Enhanced NO-dependent pulmonary vasodilation limits increased vasoconstrictor sensitivity in neonatal chronic hypoxia. Academic Article uri icon


  • Augmented vasoconstrictor reactivity is thought to play an important role in the development of chronic hypoxia (CH)-induced neonatal pulmonary hypertension. However, whether this response to CH results from pulmonary endothelial dysfunction and reduced nitric oxide (NO)-mediated vasodilation is not well understood. We hypothesized that neonatal CH enhances basal tone and pulmonary vasoconstrictor sensitivity by limiting NO-dependent pulmonary vasodilation. To test this hypothesis, we assessed the effects of the NO synthase (NOS) inhibitor Nω-nitro-l-arginine (l-NNA) on baseline pulmonary vascular resistance (PVR) and vasoconstrictor sensitivity to the thromboxane mimetic U-46619 in saline-perfused lungs (in situ) from 2-wk-old control and CH (12-day exposure, 0.5 atm) Sprague-Dawley rats. Basal tone was defined as that reversed by exogenous NO (spermine NONOate). CH neonates displayed elevated right ventricular systolic pressure (in vivo) and right ventricular hypertrophy, indicative of pulmonary hypertension. Perfused lungs from CH rats demonstrated greater baseline PVR, basal tone, and U-46619-mediated vasoconstriction compared with control rats in the absence of l-NNA. l-NNA markedly increased baseline PVR and reactivity to U-46619 in lungs from CH neonates, further augmenting vasoconstrictor sensitivity compared with control lungs. Exposure to CH also enhanced NO-dependent vasodilation to arginine vasopressin, pulmonary expression of NOS III [endothelial NOS (eNOS)], and eNOS phosphorylation at activation residue Ser1177 However, CH did not alter lung nitrotyrosine levels, a posttranslational modification reflecting [Formula: see text] scavenging of NO. We conclude that, in contrast to our hypothesis, enhanced basal tone and agonist-induced vasoconstriction after neonatal CH is limited by increased NO-dependent pulmonary vasodilation resulting from greater eNOS expression and phosphorylation at activation residue Ser1177NEW & NOTEWORTHY This research is the first to demonstrate enhanced nitric oxide-dependent vasodilation that limits increased vasoconstrictor reactivity in neonatal pulmonary hypertension. These results suggest that augmented vasoconstriction in this setting reflects changes in smooth muscle reactivity rather than a reduction in nitric oxide-dependent pulmonary vasodilation.Copyright © 2017 the American Physiological Society.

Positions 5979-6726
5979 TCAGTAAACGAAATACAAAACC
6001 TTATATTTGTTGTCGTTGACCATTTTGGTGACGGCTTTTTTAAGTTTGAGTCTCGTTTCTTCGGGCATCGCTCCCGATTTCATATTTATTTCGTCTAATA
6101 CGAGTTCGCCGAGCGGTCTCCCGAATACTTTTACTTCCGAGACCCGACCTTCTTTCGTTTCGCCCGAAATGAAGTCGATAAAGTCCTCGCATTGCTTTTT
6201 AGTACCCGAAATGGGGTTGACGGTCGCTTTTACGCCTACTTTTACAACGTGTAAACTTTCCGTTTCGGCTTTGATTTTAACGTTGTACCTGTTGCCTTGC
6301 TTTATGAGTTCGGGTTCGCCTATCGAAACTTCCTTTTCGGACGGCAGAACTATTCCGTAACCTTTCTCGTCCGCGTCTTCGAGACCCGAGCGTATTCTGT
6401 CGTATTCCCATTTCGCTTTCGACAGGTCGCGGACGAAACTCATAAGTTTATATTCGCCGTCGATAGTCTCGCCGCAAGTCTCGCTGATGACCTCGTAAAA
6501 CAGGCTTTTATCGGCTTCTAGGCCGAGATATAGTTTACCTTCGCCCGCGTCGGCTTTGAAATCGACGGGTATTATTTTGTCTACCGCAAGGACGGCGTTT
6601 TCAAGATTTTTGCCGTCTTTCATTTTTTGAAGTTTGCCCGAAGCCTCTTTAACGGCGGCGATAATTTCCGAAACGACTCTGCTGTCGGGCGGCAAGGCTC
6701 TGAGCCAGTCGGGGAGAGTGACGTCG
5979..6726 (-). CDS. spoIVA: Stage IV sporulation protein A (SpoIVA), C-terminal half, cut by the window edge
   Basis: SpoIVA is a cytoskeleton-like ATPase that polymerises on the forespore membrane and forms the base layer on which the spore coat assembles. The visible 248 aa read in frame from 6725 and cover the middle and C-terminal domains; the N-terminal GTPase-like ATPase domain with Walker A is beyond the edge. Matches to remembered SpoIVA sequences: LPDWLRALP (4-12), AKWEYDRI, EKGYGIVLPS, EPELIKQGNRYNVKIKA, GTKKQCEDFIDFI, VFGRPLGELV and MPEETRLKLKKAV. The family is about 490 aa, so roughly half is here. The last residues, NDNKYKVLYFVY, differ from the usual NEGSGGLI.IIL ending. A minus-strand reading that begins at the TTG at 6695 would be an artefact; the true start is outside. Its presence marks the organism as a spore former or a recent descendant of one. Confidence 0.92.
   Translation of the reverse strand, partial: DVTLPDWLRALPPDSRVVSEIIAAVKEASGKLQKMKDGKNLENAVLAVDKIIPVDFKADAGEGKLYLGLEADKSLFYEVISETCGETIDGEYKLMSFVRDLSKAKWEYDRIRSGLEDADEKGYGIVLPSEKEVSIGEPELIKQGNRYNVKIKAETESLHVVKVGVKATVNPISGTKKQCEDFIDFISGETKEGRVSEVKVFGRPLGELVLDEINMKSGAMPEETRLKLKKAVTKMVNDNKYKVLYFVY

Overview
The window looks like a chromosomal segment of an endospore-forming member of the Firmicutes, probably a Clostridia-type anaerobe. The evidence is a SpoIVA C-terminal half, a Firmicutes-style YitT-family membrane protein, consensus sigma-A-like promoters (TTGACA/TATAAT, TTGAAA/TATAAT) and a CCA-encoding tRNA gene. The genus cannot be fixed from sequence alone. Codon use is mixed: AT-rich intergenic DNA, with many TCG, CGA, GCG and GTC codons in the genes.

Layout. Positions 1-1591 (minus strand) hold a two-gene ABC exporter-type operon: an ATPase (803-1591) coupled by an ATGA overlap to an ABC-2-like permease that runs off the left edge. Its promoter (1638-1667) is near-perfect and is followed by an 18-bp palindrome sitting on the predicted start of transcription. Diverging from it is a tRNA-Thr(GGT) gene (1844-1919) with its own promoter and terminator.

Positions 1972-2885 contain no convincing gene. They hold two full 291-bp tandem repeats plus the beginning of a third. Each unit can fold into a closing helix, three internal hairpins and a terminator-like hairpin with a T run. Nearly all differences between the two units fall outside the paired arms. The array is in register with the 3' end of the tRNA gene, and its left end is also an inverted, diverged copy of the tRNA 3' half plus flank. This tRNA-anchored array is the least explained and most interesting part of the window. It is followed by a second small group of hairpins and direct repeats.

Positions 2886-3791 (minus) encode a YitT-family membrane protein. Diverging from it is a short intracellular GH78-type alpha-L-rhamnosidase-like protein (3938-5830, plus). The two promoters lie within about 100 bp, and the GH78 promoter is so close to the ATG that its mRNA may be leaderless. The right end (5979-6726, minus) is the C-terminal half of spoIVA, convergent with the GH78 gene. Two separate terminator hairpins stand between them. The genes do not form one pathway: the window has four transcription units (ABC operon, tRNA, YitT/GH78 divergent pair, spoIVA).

publication date

  • October 2017